I intended for this week’s post to be about air and water. I still intend to post a piece about that, but something else occurred to me this morning.
Today is my 58th birthday – and Liz Taylor’s 79th.
I posted birthday greetings and get well wishes to Ms. Taylor via @DameElizabeth on Twitter this morning. She has been in the hospital. I also asked my Twitter followers to post a Happy Birthday to her, if they are so moved.
And I think they should be. Why? Because every actor is a vehicle for story-telling.
Liz Taylor has served story well for most of her life.
She began her career as a child. If you have never seen “National Velvet”, please do. It is a classic. My favorite Liz Taylor film is “Who’s Afraid of Virginia Woolf?” Liz won the Oscar as Best Actress for this film, and I believe she deserved it.
Part of a balanced life is taking the time to relax, and good stories – whether they are presented in print or on film – are a great form of relaxation. And for getting in touch with your feelings – a good story always makes contact with us on an emotional level. That’s the reason they stay with us.
Storytelling used to be the way we passed information on through the generations – the oral/aural tradition. Theater was born out of this.
Then we were blessed with the print medium and got books, newspapers, and magazines. Eventually, film arrived and story could be told in a visual medium that is very different from theater.
I am thrilled that this year, the Academy Awards telecast falls on my birthday. I plan to spend this evening watching and rooting for my favorites.
I have watched “the Oscars” every year of my life since I was 10 years old. Not because I am star-struck, but because I believe in the power of a good story, well told. And for me, the “Oscars” honors the best of the people in a business that specializes in telling stories well.
My mother knew how to tell a good story. I can still remember some of them and see my mother’s face and hear her voice and remember how I felt as if it were yesterday and not over 50 years ago. That is the power of a good story, well-told.
Mom taught me to read at age 4, and she insisted that I read good books – no junk. I’m talking “classics” here. In fact, I still have the classic books I received on a regular basis as a child. “Black Beauty”, “Little Women”, “The Prince and the Pauper”. Good stories, brilliantly crafted.
Although we had a television, it did not have a central place in our home. My mother insisted that books were more important. Her only concession to TV was classic movies.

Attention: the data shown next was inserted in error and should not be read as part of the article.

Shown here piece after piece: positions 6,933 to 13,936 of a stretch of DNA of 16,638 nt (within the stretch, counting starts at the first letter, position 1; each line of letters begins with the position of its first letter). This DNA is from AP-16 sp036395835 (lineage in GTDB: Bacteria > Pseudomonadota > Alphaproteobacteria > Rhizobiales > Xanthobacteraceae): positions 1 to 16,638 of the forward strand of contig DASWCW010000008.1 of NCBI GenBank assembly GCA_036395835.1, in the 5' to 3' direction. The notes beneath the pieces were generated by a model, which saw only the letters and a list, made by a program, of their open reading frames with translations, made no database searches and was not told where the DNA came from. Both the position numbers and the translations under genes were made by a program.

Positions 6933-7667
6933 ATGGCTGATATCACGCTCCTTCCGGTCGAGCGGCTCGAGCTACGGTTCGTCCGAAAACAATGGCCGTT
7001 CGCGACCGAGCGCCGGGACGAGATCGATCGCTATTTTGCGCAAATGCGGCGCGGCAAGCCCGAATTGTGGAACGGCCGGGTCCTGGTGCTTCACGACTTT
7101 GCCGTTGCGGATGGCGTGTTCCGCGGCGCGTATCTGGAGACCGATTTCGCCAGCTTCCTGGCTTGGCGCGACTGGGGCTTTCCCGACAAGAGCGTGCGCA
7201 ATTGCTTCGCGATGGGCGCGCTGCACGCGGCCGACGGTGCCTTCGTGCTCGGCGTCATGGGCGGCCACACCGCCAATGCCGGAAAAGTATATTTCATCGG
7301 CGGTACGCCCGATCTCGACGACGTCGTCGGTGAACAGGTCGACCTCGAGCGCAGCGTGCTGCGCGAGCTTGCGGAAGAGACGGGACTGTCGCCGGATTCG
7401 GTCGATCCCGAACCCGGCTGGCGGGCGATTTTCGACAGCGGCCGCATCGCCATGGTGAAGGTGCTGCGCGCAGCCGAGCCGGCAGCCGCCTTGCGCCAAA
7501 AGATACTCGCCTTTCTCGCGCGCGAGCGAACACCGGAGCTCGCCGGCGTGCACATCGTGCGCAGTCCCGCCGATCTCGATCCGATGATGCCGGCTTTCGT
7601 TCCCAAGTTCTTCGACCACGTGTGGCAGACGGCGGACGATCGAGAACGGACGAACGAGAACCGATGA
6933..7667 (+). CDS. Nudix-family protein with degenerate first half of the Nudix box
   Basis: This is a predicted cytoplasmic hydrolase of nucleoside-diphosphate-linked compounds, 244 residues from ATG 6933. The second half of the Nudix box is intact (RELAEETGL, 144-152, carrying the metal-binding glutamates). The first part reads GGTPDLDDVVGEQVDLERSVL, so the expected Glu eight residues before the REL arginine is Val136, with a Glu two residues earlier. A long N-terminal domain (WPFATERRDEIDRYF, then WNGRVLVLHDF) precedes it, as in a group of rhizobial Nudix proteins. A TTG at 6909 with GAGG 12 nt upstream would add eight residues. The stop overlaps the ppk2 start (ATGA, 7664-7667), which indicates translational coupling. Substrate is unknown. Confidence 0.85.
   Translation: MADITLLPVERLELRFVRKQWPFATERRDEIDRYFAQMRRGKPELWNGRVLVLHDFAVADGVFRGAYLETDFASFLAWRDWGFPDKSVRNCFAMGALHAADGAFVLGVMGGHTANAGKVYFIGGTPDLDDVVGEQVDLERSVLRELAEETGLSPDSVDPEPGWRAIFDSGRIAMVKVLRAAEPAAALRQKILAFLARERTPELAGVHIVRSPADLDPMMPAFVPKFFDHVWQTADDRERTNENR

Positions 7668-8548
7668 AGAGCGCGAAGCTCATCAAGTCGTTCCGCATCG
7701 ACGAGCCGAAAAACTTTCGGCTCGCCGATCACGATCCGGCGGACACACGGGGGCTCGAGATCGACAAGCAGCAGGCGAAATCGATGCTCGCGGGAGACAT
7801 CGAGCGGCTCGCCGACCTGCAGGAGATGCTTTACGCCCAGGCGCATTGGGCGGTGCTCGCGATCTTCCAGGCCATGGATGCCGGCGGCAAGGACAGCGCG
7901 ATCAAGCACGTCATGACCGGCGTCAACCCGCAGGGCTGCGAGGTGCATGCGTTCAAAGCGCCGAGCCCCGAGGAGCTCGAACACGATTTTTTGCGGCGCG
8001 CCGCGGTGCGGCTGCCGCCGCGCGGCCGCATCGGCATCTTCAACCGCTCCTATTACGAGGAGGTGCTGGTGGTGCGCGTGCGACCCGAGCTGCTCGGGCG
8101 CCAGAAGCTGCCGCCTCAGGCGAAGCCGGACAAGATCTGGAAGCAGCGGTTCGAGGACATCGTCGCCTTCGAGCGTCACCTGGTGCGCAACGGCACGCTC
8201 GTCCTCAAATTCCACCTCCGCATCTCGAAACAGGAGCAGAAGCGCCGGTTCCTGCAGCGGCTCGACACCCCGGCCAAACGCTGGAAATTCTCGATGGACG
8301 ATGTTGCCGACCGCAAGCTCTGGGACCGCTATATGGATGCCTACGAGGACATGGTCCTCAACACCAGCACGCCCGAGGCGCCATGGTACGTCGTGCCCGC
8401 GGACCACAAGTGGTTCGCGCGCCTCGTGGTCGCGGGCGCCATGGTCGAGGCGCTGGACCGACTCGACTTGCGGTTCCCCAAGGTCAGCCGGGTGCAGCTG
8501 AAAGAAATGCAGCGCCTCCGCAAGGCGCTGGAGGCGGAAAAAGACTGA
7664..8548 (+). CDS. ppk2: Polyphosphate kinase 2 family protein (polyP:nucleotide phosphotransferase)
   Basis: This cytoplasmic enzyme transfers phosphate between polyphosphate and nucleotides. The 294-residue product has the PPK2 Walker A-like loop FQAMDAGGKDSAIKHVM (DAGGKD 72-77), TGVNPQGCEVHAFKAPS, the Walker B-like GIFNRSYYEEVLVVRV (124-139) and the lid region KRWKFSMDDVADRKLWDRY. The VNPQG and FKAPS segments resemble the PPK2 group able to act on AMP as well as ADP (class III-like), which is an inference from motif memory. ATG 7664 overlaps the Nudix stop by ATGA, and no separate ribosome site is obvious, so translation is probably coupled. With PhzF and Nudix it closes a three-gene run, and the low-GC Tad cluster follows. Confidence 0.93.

In my youth in New York, “Picture for a Sunday Afternoon” was a regular weekly show that featured classic films. After church, we would have an early afternoon Sunday dinner (very formal – good china and silverware) and then relax by watching “The Yearling”, “Pat and Mike” “Wuthering Heights” “White Heat”. Each week I was treated to a fine story. This is where my lifelong love of classic films was born.
These shows introduced me to Jimmy Cagney, Spencer Tracy and Katharine Hepburn, Lawrence Olivier, Olivia de Havilland, Gregory Peck, and Elizabeth Taylor, along with many others – far too numerous to mention.
But, again, I was never “star struck”. I admired – and still admire – actors as instruments of writers who craft good stories. I have never seen a really fine actor who does not acknowledge that they would have nothing to do without the writer.
As I grew older, I began to develop a great appreciation of the film director as the guardian and champion of the story. The best directors (Martin Scorsese, Francis Ford Coppola, Steven Spielberg, William Wyler, David Lean, Frank Capra, Billy Wilder) understand how to frame the story and how to get the best performance out of the actors.
If you have ever seen any of the following films, you have experienced the power of story:
The Aviator, The Godfather, ET, Ben-Hur, Lawrence of Arabia, It’s a Wonderful Life, Double Indemnity.
I am still a voracious reader. There is always a Nora Roberts book in my eReader, which sits on my nightstand when it’s not in my gym bag! And I am eagerly waiting the next Jodi Picoult book.
But in an hour or so, I will sit in front of my television and celebrate some of the best of this year’s stories – “Black Swan”, “The King’s Speech”, “The Social Network”, “Inception”, “127 Hours”, “The Fighter”, “The Kids are All Right”.
If you haven’t seen these films, I hope that you will. They are all good stories, well-told and lovingly crafted by the directors and actors nominated along with them. I have seen them and I was touched by all of them.
And if you are watching the Academy Awards this evening, I hope you will pay a silent tribute to Elizabeth Taylor and wish her a Happy Birthday!
“Acting deals with very delicate emotions. It is not putting up a mask. Each time an actor acts he does not hide; he exposes himself.” Jeanne Moreau